Every Marine Veteran Alive Feels Something When They Hear This Cadence

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To those who have been there, this video will need no explanation. The rhythms, the tones, the practiced precision, it will all come back to you.

Yeah, you hated it, but when you finally started to get good at it, you could feel the pride rising in you, and that driving sense of unison, the feeling of becoming one with many, and the desire to be the best. Little did we know the simple purpose behind all this cadence calling and marching over and over again. To our naive minds at the time, it was just a lot of “make-work” foolishness. Just boot camp messing with you stuff.

Source: flickr/MCRD Parris Island, SC
Senior drill instructor Sgt. Fernando Horta speaks to the soon-to-be recruits of Charlie Company, 1st Recruit Training Battalion, and Oscar Company, 4th Recruit Training Battalion, moments before they enter the recruit receiving building April 28, 2014, on Parris Island, S.C.


But, as you can clearly see in the video as you watch these boots marching with their DIs calling out the musical cadence, there is a reason to the rhyme. It was all about unit cohesion, of working together for the same purpose, the same objective.

Source: United States Marine Corps
Recruits of Platoon 2065, Golf Company, 2nd Recruit Training Battalion, march in formation at the company’s final drill evaluation Aug. 21, 2013, on Parris Island, S.C.


We didn’t realize it then, but they were working our crazy-quilt of individual egos and proclivities into a unified entity, all headed in the same direction with a machine-like precision. It was about turning us into Marines (or sailors, soldiers, airmen). It was about embodying a particular identity into us. It was showing us that we were one. It was the beginning of our becoming “Fratres Aeterni” (Brothers Forever).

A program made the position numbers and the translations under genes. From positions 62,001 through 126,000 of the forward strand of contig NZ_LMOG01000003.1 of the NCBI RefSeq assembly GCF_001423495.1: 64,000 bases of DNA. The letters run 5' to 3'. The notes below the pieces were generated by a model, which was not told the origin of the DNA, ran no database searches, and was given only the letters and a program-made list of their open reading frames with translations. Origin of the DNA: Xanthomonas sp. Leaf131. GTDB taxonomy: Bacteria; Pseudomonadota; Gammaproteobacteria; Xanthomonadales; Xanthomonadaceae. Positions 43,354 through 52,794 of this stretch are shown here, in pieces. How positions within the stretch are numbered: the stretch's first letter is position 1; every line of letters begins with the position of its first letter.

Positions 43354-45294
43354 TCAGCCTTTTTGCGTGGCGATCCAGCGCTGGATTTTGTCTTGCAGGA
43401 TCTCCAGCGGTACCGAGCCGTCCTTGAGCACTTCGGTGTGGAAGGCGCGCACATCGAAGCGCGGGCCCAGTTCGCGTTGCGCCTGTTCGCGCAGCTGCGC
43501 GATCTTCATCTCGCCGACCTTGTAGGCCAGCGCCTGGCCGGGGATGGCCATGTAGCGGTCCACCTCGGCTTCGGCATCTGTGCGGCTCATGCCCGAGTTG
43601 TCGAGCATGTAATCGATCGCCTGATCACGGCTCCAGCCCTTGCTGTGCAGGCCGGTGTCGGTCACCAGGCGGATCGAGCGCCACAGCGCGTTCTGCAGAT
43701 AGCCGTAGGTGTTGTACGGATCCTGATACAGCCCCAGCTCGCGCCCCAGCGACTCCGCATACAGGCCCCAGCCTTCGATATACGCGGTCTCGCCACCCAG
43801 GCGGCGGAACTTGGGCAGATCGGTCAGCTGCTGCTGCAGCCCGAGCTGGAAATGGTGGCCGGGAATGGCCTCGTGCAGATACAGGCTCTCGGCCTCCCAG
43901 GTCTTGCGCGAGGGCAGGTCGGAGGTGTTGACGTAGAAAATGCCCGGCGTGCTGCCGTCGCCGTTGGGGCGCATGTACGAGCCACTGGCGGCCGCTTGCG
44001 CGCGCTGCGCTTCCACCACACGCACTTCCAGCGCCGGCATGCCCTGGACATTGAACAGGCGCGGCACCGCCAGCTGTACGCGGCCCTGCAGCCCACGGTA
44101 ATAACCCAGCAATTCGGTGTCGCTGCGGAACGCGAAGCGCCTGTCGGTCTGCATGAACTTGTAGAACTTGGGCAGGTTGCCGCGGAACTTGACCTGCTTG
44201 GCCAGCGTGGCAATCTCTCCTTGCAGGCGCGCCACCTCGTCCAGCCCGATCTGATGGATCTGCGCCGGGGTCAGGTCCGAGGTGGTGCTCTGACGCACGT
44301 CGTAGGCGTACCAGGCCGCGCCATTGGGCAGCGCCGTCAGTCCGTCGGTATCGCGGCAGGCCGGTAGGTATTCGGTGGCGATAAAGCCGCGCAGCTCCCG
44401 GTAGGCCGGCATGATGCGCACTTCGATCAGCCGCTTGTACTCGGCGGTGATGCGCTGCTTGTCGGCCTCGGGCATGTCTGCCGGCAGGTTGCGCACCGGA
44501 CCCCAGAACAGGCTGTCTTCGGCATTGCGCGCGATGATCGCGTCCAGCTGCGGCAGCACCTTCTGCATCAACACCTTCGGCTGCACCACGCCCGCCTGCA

Source: Wikimedia Commons
Sgt. Maj. Jerry Bates II presents his son, Rct. Jerry Bates III, with his Eagle, Globe and Anchor emblem during a ceremony Dec. 14, 2013, on Parris Island, S.C.


That unified identity would serve to forge into our consciousness the idea that we were in this together, that our greatest purpose would be “to have each other’s backs.” We were being forged into something larger and more effective than a bunch of loose egos.

Source: U.S. Department of Defense
Marine Corps recruit Donovan Davidson practices hand and arm signals during Basic Warrior Training at Paige Field on Marine Corps Recruit Depot, Parris Island, S.C.

We certainly didn’t think about that then. It was hard work. We had to practice and practice again. The rhythms had to become part of our mental memory and our muscle memory. We had to learn how to focus, to listen, to pay attention to the man or woman on our right and on our left and the one in front. We did not want to be the one who fell out of step and messed up the whole company. We wanted to be one with each other.

AND IT WORKED!

Enjoy this simple video. And remember how they molded you into men for others. IT was a simple technique, but it was effective. OooRah!

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Dan Doyle is a husband, father, grandfather, Vietnam veteran, and retired professor of Humanities at Seattle University. He taught 13 years at the high school level and 22 years at the university level. He spends his time now babysitting his granddaughter. He is a poet and a blogger as well. Dan holds an AA degree in English Literature, a BA in Comparative Literature, and an MA in Theology, and writes regularly for The Veterans Site Blog.
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